Synopses & Reviews
With the fierce emotional and intellectual power of such classics as Jean Rhys's Good Morning, Midnight
, Sylvia Plath's The Bell Jar
, and Clarice Lispector's The Hour of the Star
, Kate Zambreno's novel Green Girl
is a provocative, sharply etched portrait of a young woman navigating the spectrum between anomie and epiphany.
First published in 2011 in a small press edition, Green Girl was named one of the best books of the year by critics including Dennis Cooper and Roxane Gay. In Bookforum, James Greer called it "ambitious in a way few works of fiction are." This summer it is being republished in an all-new Harper Perennial trade paperback, significantly revised by the author, and including an extensive P.S. section including never before published outtakes, an interview with the author, and a new essay by Zambreno.
Zambreno's heroine, Ruth, is a young American in London, kin to Jean Seberg gamines and contemporary celebutantes, by day spritzing perfume at the department store she calls Horrids, by night trying desperately to navigate a world colored by the unwanted gaze of others and the uncertainty of her own self-regard. Ruth, the green girl, joins the canon of young people existing in that important, frightening, and exhilarating period of drift and anxiety between youth and adulthood, and her story is told through the eyes of one of the most surprising and unforgettable narrators in recent fiction — a voice at once distanced and maternal, indulgent yet blackly funny. And the result is a piercing yet humane meditation on alienation, consumerism, the city, self-awareness, and desire, by a novelist who has been compared with Jean Rhys, Virginia Woolf, and Elfriede Jelinek.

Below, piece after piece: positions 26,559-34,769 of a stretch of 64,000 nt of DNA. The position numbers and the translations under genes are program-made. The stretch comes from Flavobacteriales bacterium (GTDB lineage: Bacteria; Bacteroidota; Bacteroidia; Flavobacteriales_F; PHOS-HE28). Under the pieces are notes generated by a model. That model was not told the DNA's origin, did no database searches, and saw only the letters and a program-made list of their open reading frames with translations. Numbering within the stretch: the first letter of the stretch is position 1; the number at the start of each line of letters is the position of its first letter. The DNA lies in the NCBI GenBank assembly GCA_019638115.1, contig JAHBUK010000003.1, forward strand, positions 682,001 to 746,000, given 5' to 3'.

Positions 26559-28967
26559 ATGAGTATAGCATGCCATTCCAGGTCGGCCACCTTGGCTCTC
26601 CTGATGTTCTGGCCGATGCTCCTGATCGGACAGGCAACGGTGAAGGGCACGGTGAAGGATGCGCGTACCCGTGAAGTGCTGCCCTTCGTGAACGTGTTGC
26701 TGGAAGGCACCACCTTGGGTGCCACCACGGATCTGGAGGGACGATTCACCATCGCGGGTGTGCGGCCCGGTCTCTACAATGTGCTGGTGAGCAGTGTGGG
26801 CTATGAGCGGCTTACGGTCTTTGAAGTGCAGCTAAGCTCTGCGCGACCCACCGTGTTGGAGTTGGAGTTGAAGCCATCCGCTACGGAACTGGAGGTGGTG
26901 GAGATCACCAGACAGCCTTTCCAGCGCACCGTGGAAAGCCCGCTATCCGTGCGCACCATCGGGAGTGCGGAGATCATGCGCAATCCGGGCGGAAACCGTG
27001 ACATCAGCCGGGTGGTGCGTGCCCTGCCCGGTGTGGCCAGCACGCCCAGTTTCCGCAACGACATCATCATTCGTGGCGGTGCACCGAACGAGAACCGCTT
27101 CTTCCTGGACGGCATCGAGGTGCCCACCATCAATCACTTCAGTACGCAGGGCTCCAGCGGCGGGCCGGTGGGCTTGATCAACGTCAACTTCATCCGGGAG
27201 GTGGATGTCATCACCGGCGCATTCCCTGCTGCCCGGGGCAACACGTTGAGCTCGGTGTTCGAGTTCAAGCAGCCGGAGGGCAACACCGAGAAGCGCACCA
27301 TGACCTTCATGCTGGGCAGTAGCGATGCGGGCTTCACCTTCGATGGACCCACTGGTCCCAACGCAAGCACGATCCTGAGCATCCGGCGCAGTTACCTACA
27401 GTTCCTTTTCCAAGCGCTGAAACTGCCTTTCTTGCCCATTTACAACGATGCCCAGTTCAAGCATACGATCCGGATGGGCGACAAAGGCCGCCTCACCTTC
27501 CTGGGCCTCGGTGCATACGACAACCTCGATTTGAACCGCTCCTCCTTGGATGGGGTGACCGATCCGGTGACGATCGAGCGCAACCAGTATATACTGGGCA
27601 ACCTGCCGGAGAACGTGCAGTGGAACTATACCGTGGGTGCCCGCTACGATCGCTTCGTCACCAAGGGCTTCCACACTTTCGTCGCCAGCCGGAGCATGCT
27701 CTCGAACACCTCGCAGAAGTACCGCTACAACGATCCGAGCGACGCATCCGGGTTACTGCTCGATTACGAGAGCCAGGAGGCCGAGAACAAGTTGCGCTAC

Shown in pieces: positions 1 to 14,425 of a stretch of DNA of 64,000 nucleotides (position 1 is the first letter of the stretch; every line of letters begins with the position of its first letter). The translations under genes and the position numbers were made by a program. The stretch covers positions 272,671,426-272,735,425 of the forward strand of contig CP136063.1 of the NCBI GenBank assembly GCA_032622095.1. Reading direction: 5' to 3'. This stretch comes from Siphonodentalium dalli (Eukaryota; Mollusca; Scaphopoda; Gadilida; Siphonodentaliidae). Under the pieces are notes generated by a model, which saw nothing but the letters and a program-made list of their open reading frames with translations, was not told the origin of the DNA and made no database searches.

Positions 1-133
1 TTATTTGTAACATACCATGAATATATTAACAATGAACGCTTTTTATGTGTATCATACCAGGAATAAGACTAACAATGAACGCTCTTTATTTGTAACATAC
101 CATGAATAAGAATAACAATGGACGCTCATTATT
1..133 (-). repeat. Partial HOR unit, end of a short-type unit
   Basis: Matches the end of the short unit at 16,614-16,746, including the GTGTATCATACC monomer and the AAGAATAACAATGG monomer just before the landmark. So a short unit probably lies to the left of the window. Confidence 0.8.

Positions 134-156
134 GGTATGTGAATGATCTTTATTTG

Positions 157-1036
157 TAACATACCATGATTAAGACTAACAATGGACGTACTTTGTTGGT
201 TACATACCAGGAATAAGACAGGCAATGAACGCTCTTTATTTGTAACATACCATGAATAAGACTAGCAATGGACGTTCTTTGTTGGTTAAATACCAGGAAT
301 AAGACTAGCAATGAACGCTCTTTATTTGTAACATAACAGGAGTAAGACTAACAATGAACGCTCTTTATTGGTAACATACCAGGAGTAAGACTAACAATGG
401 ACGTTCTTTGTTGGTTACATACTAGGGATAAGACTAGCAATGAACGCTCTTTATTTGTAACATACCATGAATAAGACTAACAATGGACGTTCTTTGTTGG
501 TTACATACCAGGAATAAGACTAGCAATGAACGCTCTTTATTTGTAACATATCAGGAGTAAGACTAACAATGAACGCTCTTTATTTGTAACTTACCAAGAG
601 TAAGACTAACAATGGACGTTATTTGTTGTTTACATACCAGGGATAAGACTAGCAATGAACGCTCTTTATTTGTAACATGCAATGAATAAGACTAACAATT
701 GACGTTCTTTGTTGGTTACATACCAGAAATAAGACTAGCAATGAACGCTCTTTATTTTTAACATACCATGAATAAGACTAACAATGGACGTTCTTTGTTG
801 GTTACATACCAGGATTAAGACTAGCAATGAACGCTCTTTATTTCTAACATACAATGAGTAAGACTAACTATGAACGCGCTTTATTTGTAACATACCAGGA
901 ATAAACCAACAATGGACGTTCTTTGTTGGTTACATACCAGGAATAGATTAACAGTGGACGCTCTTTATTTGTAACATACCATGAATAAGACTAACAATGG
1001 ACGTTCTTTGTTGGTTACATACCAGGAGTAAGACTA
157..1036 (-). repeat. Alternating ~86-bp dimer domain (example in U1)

Republished and newly available in a P.S. edition: a bold, highly charged novel of restlessness, angst, and yearning, by a brilliant young writer to watch.
Look at me don't look at me look at me look at me don't look at me don't look.
Ruth is a young American in London, trying desperately to navigate a world in which she attracts the unwanted gaze of others while grappling with the uncertainty of her own self-regard. Haunted equally by self-doubt and by a morbid fascination with the beautiful, cruel, and empty people around her, Ruth darts quietly through the rainy sidewalks of her present trying to escape her future.
With the fierce emotional power of such classics as The Bell Jar, Bonjour Tristesse, and Chocolates for Breakfast, Green Girl is a provocative, sharply etched portrait of a young woman navigating the spectrum between anomie and epiphany.
About the Author
Kate Zambreno is the author of two novels, Green Girl and O Fallen Angel. She is also author of two works of innovative nonfiction, Heroines and Book of Mutter. She teaches in the writing programs at Sarah Lawrence College and Columbia University.